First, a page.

Ilkeston Cam On Holiday In North Wales 2000

Part Seven - Conwy

A Jewel In The Crown

There are many jewels in the crown of this corner of North Wales but Conwy is surely one of the brightest.

Even when the weather is not at its best as seen here on the right, the approach to the town from the east is nothing less than impressive. Situated at the mouth of the Conwy estuary with a backdrop of Snowdonia's mountains, the mediaeval castle immediately draws the eye.

To reach the west bank and the town, most travellers from the east cross the modern (1958) road bridge.

There are in fact three bridges in close proximity across the river but to me, by far the most impressive is Telford's Suspension Bridge (left).

Note the English spelling of Conwy on the plaque (below) that adorns the bridge that is now used solely by pedestrian traffic.

The photo below left shows all three bridges with, from left to right, the modern road bridge, Telford's Suspension Bridge and Stephenson's Tubular Railway Bridge (1848).

It is possible to compare the styles of architecture in the photo below right and although both are great feats of engineering, who do you think was more sympathetic to the existing mediaeval architecture? No contest!

Equally Impressive From Both Sides Of The River
A better view of Stephenson's bridge may be obtained from the west bank but most tourists turn the opposite way after crossing the river to explore the town.

But to return to Telford's bridge, this Toll House has now been restored by The National Trust and converted into a small museum.

Payment of a small fee not only gains admittance to the building which is now furnished as it would have been over 100 years ago but also permits the visitor to cross and examine this historic landmark at close quarters.

Prior to 1826 and the construction of this bridge, the only way to cross the river was by means of a ferry.

In 1826 Thomas Telford could not have envisaged the phenomenal increase in the volume of traffic that would ensue in the next century and even in 1958, the planners only succeeded in creating a summer bottleneck in Conwy with the opening of the new bridge.

Today much of the speeding traffic on the A55 misses Conwy altogether by using the fourth crossing of the estuary - a road tunnel opened in 1990. Who knows what tomorrow will bring?

It's A Small World
In these days where we are often encouraged to "Think Big", it is obvious that in times past the population of this part of North Wales did the opposite. Not only can the area lay claim to having the smallest church in Wales at Rhos-On-sea but Conwy also claims to have Britain's smallest house.

They say the world is getting smaller. With the advent of modern technology, national borders are easily breached as messages fly across the internet from one side of the globe to the other in minutes. Advances in transportation too have contributed to the feeling of a diminishing planet but the modern technological wonders that we now take for granted were far into the distant future when this tiny dwelling was constructed on Conwy's quay side many years ago.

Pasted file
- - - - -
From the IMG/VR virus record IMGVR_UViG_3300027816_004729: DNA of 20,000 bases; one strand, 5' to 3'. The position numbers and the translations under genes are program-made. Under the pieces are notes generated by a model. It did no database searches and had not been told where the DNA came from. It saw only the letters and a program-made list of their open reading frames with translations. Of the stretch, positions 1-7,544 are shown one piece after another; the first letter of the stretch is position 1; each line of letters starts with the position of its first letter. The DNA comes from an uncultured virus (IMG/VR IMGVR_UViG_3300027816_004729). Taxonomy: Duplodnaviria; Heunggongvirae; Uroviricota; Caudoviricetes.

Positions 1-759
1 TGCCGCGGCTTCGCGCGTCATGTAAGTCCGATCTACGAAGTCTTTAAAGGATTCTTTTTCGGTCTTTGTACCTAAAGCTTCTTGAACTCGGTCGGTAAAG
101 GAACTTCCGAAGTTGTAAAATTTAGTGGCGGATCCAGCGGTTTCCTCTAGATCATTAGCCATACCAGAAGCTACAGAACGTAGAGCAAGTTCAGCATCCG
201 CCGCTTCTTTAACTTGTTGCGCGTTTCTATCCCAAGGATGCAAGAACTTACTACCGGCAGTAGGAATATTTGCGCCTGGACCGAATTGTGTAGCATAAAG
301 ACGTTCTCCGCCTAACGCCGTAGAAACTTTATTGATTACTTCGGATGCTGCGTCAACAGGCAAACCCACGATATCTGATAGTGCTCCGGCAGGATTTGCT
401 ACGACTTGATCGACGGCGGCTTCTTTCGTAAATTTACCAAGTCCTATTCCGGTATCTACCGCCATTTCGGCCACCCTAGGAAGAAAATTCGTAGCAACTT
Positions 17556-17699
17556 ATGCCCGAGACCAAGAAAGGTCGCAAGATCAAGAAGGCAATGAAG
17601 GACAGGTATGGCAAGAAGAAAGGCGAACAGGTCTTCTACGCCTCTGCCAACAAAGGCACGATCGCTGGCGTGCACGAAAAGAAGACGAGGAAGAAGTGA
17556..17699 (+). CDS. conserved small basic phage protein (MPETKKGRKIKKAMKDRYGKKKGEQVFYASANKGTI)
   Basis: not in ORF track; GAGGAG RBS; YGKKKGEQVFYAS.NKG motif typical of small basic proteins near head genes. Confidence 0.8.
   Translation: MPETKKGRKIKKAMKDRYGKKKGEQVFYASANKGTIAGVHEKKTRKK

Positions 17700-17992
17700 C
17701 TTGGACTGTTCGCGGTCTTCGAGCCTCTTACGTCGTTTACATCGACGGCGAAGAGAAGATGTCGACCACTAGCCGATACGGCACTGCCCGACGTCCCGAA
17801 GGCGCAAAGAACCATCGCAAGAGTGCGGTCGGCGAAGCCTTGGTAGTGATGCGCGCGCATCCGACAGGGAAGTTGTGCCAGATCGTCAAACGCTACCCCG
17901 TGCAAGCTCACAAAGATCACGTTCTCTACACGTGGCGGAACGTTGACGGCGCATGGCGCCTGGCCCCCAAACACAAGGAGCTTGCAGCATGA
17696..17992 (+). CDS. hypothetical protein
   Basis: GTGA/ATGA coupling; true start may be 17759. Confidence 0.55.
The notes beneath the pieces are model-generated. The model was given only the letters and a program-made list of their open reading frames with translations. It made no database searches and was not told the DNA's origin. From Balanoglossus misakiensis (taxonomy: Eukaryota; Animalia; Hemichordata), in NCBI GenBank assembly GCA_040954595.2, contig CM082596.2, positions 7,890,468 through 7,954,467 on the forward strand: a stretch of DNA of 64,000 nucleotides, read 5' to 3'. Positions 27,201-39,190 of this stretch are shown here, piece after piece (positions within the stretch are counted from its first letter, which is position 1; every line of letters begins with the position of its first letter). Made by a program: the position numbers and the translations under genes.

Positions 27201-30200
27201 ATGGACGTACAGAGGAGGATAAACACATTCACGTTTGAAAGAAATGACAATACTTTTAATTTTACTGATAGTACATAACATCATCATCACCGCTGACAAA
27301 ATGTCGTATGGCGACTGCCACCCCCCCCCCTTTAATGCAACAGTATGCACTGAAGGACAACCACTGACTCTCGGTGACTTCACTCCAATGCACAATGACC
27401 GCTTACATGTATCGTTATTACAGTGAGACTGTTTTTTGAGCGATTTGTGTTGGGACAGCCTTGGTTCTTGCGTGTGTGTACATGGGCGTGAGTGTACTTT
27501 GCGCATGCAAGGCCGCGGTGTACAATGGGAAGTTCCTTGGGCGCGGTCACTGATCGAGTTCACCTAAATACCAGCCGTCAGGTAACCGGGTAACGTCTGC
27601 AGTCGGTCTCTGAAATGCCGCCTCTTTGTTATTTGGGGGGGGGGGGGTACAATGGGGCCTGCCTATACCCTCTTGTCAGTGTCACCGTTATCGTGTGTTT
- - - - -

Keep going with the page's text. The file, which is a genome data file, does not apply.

There are many architectural features to be seen and admired in Conwy, not least the impressive castle and town walls but this minute mid-Victorian dwelling is surely the most novel. The building, only 6 feet (1.8m) wide, is easily distinguished by sporting a red painted frontage and it draws visitors to the area like a magnet.

A jolly lady in National Dress bids welcome to visitors at the threshold of Britain's smallest house.

A magnet for visitors to Conwy
Britain's Smallest House

Estate agents would have a field day when describing the one up, one down house to prospective buyers but Moorland Publishing's Visitor's Guide To North Wales And Snowdonia is probably more accurate with its tongue in cheek phrase of "half-up and half-down". It also informs that it was built by a bachelor who obviously had no intention of changing that status.

The picture on the left above was taken looking in from the front door. A built in settle (not visible) with a hinged seat at the bottom right corner of the photo doubled as a coal bunker. The steep, narrow staircase is to the right of the fireplace and leads directly to the bedroom. The photo on the right above was taken from the top step. Ever heard the expression "Not enough room to swing a cat round"? Well I think this is where it must have originated.
Continued in Part 8 - Conwy Quay & Town

Other parts in this series:
1- Llandudno & Llanrwst; 2 - Betwys-y-Coed; 3 - Bangor; 4 - Llyn Ogwen & Llanfair;
5 - Caernarfon & Blaenau Ffestiniog; 6 - Bodelwyddan & Rhos-On-Sea;
9 - The Great Orme & 10 - Llandudno Town.


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